In April, Levin conceded that a key component of the original overhaul legislation would’ve endangered Israel’s democracy, but that he has since agreed to soften the proposal following the uproar.

With a compromise still not apparently within reach, the Biden administration has held off on extending an invitation for Netanyahu to visit the White House.

President Herzog may well beat Netanyahu to the US. He sent a video message to attendees Tuesday during which he said was looking forward to traveling “in the near future” to the US where he’d be giving an address to a joint session of Congress and visit “my good friends at the White House.”

In her Tuesday speech, Harris focused largely on congratulating Israel on its 75th birthday while touting the Biden administration’s record of support of Israel and the Jewish community.

She began with a shoutout to her husband, Second Gentleman Doug Emhoff, who is the first Jewish spouse of a president or vice president and was onstage with Harris Tuesday evening. She noted that his partnership led to the first mezuzah on the front door of the Vice President’s Residence, the first Hanukkah menorah lighting at the residence and the first Passover Seder at the residence.

Harris recalled — as she often does in front of Jewish crowds — how as a young girl she helped raise money for the Jewish National Fund to plant trees in Israel.

She touted the nearly $4 billion in annual security aid that the US provides Israel as well as the administration’s efforts to expand Jerusalem’s ties with its Arab neighbors.

“As we do that, the Biden-Harris administration will continue to work toward a world where Israelis and Palestinians can live safely and securely and enjoy equal measures of freedom, prosperity, and democracy. And we believe that the best way to achieve this goal is through two states,” she said to applause, which might not have been received had the line been used at another event hosted by the Israeli government.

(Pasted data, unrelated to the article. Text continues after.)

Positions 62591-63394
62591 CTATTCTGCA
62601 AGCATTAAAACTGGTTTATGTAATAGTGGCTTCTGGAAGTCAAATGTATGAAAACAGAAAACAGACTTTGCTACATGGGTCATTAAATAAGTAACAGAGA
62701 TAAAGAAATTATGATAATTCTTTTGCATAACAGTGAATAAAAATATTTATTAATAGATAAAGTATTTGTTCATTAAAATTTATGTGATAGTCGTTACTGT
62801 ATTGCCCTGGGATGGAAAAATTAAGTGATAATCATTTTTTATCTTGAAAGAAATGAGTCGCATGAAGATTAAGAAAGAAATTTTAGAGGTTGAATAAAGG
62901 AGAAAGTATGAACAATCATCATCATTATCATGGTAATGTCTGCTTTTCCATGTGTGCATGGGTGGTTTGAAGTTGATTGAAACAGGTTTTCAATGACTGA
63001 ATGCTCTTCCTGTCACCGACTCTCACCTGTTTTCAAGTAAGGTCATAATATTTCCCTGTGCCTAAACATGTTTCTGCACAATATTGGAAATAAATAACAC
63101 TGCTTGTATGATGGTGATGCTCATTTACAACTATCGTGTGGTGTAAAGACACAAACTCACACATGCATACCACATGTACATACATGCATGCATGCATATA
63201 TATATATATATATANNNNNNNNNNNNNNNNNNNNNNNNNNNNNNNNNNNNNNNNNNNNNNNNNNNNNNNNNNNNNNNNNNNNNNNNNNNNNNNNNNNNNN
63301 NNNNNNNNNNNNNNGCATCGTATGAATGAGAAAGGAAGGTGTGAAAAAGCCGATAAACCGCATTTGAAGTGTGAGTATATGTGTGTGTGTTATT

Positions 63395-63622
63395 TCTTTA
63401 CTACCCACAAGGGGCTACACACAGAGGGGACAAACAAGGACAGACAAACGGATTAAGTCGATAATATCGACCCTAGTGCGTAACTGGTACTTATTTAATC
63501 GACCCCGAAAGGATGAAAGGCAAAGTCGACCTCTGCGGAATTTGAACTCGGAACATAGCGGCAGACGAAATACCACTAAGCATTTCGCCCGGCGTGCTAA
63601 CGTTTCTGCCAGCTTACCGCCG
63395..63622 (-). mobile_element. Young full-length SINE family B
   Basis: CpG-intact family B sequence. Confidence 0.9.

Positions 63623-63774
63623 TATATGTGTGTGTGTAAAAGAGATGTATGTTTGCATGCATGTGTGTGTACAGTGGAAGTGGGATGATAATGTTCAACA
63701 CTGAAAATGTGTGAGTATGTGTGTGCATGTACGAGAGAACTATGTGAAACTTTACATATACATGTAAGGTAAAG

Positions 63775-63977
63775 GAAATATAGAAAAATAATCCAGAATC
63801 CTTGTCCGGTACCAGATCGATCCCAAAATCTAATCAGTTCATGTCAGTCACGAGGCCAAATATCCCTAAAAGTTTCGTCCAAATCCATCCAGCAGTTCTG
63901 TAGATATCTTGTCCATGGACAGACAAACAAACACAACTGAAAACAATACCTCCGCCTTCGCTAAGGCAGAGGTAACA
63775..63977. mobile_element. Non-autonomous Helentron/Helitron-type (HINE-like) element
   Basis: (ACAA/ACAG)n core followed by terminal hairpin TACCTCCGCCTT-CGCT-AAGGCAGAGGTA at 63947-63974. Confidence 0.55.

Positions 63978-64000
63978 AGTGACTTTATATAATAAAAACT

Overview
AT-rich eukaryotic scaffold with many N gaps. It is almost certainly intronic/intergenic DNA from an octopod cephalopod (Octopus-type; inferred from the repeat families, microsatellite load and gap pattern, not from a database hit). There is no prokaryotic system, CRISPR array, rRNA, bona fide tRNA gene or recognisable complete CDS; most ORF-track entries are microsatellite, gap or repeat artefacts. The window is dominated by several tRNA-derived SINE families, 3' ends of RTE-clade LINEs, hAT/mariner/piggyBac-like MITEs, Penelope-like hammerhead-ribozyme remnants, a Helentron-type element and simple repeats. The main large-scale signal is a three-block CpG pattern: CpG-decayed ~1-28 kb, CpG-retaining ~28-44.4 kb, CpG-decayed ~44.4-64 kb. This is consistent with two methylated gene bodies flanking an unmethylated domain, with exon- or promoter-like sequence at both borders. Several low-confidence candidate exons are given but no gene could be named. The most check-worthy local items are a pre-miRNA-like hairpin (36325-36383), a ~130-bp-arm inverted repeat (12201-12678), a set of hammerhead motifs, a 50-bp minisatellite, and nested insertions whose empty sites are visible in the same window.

Celebration of Israel's 75th Anniversary in Washington, DC

Celebration of Israel's 75th Anniversary in Washington, DC

Posted by Israel in the USA on Tuesday, June 6, 2023

Harris also highlighted the recently released White House strategy to combat antisemitism.

“When Jews are targeted because of their beliefs or identity, and when Israel is singled out, because of anti-Jewish hatred, that is antisemitism, and that’s unacceptable,” the vice president said, quoting the document to thunderous applause.

She concluded by citing a line from the Talmud, saying she discussed it at the recent Passover Seder she hosted at her residence. “It is not your duty to finish the work. But neither are you at liberty to neglect it.”

“While Israel and the United States have achieved so much together, there is still so much more work to do. Previous generations willed the dream of Israel into reality and established enduring bonds between our nations and our people. And now, for our generation, we have the baton in the long relay race of history, and it is then up to us to strengthen these bonds even further,” Harris said.